Naturalist/Nature Watching Archives - Appalachian Mountain Club

Naturalist/Nature Watching

Update: A coalition of environmental groups filed a lawsuit against the Department of the Interior and Fish and Wildlife Service on May 24, 2018, challenging a December 2017 memo that reinterpreted the Migratory Bird Treaty Act. This year marks the centennial of the Migratory Bird Treaty Act (MBTA). One of the nation’s oldest and most impactful…

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National forests are like the multitool of the public land system, open to a wide, if carefully monitored, array of uses: hiking, fishing, timber harvesting, and conservation among them. And then there’s forest bathing—the new trend of immersing yourself in nature as a remedy for the stress and anxiety of everyday life. Whether you dip…

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If you think fireflies’ flashes are simply random, pretty bursts of light, think again. “They’re not just putting on a fantastic light show for our enjoyment,” says Sara Lewis, a professor of biology at Tufts University and the author of Silent Sparks: The Wondrous World of Fireflies. “Those are the silent love songs of the…

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For centuries, artists have flocked to the White Mountains’ tranquil rivers, lofty summits, and craggy cliffs to create magnificent works of art. To continue the tradition, the U.S. Forest Service, in partnership with the Arts Alliance of Northern New Hampshire and Friends of Mead Base Conservation Center, has named White Mountain National Forest artists-in-residence every…

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Each year among the blooming flowers, chirping birds, and the melting snow, hikers visit their favorite trails to explore the beauty of springtime in New England. Don’t get us wrong, snowshoeing and skiing along the NET has its own charm, but we are excited to usher in the warmer weather and kick off the next…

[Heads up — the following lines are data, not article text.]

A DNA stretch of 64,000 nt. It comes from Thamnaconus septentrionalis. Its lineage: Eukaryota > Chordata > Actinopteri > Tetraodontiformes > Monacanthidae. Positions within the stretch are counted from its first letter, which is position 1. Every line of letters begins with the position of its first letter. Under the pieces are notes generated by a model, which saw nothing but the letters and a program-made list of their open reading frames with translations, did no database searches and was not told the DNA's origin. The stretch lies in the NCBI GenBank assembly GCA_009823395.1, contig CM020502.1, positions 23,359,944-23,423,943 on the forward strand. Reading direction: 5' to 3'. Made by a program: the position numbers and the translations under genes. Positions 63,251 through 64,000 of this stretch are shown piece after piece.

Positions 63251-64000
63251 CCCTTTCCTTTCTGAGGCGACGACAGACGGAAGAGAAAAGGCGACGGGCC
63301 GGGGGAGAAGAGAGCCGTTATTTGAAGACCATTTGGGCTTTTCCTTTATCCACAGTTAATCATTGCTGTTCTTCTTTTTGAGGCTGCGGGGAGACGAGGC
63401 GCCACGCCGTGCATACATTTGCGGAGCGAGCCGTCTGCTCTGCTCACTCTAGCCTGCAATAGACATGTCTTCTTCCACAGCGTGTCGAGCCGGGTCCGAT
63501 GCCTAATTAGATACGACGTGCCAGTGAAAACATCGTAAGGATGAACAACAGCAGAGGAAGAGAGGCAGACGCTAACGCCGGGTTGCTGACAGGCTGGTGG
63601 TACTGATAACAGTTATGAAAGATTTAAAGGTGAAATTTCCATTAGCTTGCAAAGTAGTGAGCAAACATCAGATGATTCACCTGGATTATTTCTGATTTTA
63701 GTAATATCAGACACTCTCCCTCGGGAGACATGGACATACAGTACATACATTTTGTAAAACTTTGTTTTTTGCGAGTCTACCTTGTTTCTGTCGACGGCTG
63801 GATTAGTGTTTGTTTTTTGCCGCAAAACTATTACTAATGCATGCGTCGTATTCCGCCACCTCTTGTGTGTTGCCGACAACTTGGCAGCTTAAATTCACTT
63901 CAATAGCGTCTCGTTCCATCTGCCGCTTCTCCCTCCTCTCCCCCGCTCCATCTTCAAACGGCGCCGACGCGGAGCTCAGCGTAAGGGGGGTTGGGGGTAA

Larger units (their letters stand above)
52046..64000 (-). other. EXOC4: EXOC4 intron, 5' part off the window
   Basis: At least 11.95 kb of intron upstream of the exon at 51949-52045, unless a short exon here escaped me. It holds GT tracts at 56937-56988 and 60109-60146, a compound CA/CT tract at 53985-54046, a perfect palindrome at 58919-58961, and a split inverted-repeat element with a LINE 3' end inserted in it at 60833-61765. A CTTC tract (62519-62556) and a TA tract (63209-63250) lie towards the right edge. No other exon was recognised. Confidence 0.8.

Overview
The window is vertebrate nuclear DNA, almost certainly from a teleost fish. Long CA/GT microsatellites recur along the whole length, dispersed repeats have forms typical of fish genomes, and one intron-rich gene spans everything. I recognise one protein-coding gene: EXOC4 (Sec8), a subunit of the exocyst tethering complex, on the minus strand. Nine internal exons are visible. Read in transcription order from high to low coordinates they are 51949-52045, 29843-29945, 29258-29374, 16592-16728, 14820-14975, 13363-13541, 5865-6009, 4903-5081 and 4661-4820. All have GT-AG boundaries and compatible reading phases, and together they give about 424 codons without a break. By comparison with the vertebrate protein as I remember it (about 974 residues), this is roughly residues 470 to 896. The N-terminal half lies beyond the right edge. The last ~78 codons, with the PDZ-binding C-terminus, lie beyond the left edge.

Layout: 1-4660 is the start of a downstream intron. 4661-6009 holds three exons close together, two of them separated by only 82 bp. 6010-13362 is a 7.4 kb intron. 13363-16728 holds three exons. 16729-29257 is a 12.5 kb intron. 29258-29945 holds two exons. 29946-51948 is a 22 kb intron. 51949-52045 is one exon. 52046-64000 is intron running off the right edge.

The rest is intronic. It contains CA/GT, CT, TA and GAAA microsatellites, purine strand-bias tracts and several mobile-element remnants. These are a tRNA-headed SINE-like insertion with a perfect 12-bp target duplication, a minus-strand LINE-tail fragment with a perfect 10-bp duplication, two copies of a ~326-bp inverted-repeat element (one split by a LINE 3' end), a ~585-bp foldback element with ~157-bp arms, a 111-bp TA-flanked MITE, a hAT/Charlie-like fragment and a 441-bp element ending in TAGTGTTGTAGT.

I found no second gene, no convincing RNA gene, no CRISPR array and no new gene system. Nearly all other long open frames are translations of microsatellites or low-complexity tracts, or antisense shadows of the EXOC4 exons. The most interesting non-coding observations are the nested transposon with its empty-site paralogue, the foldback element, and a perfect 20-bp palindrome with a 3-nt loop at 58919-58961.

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If your kids are like mine, they’re naturally observant and curious—which can make everything from a simple walk in the woods to a challenging mountain hike an opportunity for questions. Lots of questions. We polled AMC guides on the common queries they hear from kids on the trail. We’ll leave the answer to the most…

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  Now?” my nephew Kyle asks, sounding anxious. Peering into the water, I can just make out the pebble-strewn bottom down below. “Yep,” I reply. “Ready?” Without a word, he slips from his board and plunges into the clear, temperate Delaware River. Snorkel mask on, I follow him beneath the surface. And with that, we…

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It may not feel like beach weather to you, but piping plovers are already returning to their northern nesting grounds along the Atlantic coast. These tiny shorebirds usually reach southern New England by the end of March or early April and arrive in habitats farther south even sooner. In 1986, plovers were listed as threatened…

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Studying the movement of birds is challenging work. They’re fast, small, and can travel thousands of miles per year. Tracking devices are too large for many migratory species to carry, and that technology is also limited by cost, battery life, and antenna range. But movement biologists say their field is about to be revolutionized, thanks…

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Want to know if an upcoming storm will dump heavy, wet snow or soft powder perfect for skiing? You’ll probably need to check a meteorologist’s forecast. But to understand why the white stuff falls, and which atmospheric conditions create different kinds of snow, you can learn the basics yourself. Here’s a primer from Mike Carmon,…

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